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About University of Galway
About University of Galway
Since 1845, University of Galway has been sharing the highest quality teaching and research with Ireland and the world. Find out what makes our University so special – from our distinguished history to the latest news and campus developments.
Colleges & Schools
Colleges & Schools
University of Galway has earned international recognition as a research-led university with a commitment to top quality teaching across a range of key areas of expertise.
- Research & Innovation
Business & Industry
Guiding Breakthrough Research at University of Galway
We explore and facilitate commercial opportunities for the research community at University of Galway, as well as facilitating industry partnership.
- Alumni & Friends
At University of Galway, we believe that the best learning takes place when you apply what you learn in a real world context. That's why many of our courses include work placements or community projects.
First Ever NUI Galway Community and Family Studies Degree Students Graduate
Thursday, 4 November 2010
A new degree programme in Community and Family Studies at NUI Galway is the first of its kind in Ireland where adult learners are given the opportunity to study community and family work policy and practice through the medium of distance learning. The first cycle of the four-year, part-time degree programme were recently awarded their Bachelor of Arts degrees during the Adult Education Graduation ceremony held at the University. The attainment of the Bachelor of Arts in Community and Family Studies marks a significant milestone for the NUI Galway Community Education Centre, who is a core component of Adult and Continuing Education in the University. Furthermore, the award of this degree is testament to the effort and commitment of the 45 students who recently graduated. Helen Casey and Deirdre Hardiman, Community Education Officers and programme managers of the BA in Community and Family studies highlighted the ever increasing significance of education in light of the fundamental challenges now facing both our economy and society, and more particularly the role of educational institutions in assisting communities to respond to these challenges. Helen Casey said: "Over the past 10 years or so, the NUI Galway Community Education Centre has actively supported community development and family support best practice. This BA programme was therefore designed to meet identified needs in the community, and build on Adult Education's track record of community engagement and the promotion of life-long learning. Undoubtedly, the first graduates of this noteworthy programme will be the true agents of change in Irish society and beyond." Deirdre Hardiman added that: "The Community Education Centre are currently undertaking a four year impact assessment study of the first cycle of the degree programme which will be reviewing the impact of the programme to date from the student, community and programme management perspective. The findings of this study will indicate the impact that the BA in Community and Family Studies has produced in areas such as improving educational opportunities for these adult learners and fine tuning their employment skills which has caused a positive ripple effect in many communities over the last four years." Focussing on key areas such as community development, family support, youth work, childcare, health and general political and socio-economic studies, the BA in Community and Family Studies seeks to respond to the requirements of our ever changing society, and also to the requirements of a broad spectrum of adult learners seeking recognised qualifications in formal education. Further information on this innovative, adult friendly programme is available from the Community Education Centre at 091 495241 or http://www.nuigalway.ie/courses/adult-and-continuing-education-courses/community-family-studies.html. -Ends-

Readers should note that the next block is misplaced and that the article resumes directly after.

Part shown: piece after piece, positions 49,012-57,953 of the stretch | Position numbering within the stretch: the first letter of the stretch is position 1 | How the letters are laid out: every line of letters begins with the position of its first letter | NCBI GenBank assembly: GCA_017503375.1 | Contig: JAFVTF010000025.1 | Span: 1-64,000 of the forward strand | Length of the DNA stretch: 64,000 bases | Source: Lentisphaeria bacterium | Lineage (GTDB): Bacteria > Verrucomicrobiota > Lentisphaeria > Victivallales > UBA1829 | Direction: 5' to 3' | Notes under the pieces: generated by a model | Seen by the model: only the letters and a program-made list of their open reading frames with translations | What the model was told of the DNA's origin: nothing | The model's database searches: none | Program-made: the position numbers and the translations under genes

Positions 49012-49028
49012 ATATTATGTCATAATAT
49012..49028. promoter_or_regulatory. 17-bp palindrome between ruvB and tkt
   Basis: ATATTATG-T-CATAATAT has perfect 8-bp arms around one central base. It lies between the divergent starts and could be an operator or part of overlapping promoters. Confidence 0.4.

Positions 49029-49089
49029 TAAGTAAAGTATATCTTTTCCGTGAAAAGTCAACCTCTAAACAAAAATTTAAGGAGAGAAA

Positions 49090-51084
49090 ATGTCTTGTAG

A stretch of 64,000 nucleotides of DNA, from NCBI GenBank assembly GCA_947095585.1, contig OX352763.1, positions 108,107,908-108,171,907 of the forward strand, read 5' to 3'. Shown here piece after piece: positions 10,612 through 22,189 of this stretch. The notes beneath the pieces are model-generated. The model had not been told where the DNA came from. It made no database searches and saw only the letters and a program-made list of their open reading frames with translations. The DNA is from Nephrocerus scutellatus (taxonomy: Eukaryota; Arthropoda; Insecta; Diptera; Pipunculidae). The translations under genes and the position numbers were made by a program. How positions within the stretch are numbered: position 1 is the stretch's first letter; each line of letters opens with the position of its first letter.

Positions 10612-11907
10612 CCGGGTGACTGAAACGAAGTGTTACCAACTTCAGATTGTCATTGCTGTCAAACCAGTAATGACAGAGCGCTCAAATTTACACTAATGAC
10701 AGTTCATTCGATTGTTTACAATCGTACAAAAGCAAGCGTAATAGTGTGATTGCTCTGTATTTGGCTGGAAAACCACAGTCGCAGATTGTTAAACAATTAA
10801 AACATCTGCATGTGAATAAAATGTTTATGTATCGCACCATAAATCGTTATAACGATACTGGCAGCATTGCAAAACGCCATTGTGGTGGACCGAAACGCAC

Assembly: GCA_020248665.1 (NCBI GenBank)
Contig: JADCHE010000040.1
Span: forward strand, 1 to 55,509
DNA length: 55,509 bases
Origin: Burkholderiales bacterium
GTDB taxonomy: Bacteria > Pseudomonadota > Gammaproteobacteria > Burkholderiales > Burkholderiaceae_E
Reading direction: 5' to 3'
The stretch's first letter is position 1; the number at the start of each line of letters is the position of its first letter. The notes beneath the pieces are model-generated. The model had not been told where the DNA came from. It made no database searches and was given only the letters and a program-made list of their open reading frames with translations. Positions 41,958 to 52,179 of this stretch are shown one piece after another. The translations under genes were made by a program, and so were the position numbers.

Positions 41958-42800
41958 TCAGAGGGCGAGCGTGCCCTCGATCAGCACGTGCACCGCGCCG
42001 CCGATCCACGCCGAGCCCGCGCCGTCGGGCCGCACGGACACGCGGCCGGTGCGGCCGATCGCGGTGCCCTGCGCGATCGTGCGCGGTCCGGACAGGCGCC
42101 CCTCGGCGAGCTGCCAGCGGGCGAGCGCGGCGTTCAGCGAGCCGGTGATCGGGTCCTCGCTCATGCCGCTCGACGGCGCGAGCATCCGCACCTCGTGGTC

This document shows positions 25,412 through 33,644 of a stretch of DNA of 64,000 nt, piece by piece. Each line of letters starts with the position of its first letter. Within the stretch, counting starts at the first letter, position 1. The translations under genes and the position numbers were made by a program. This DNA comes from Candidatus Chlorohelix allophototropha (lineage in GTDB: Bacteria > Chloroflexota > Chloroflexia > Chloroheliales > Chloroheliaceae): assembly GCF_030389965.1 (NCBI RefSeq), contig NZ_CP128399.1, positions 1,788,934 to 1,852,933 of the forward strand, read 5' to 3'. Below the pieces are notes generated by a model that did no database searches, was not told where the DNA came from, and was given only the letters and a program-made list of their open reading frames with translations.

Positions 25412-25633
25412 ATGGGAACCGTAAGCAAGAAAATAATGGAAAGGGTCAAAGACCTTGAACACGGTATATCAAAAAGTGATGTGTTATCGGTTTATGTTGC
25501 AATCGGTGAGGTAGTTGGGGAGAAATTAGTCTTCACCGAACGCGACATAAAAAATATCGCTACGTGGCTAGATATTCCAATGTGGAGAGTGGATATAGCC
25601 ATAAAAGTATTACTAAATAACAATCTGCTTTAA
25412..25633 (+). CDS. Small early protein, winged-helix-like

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Starbucks in the City
Wednesday, 3 November 2010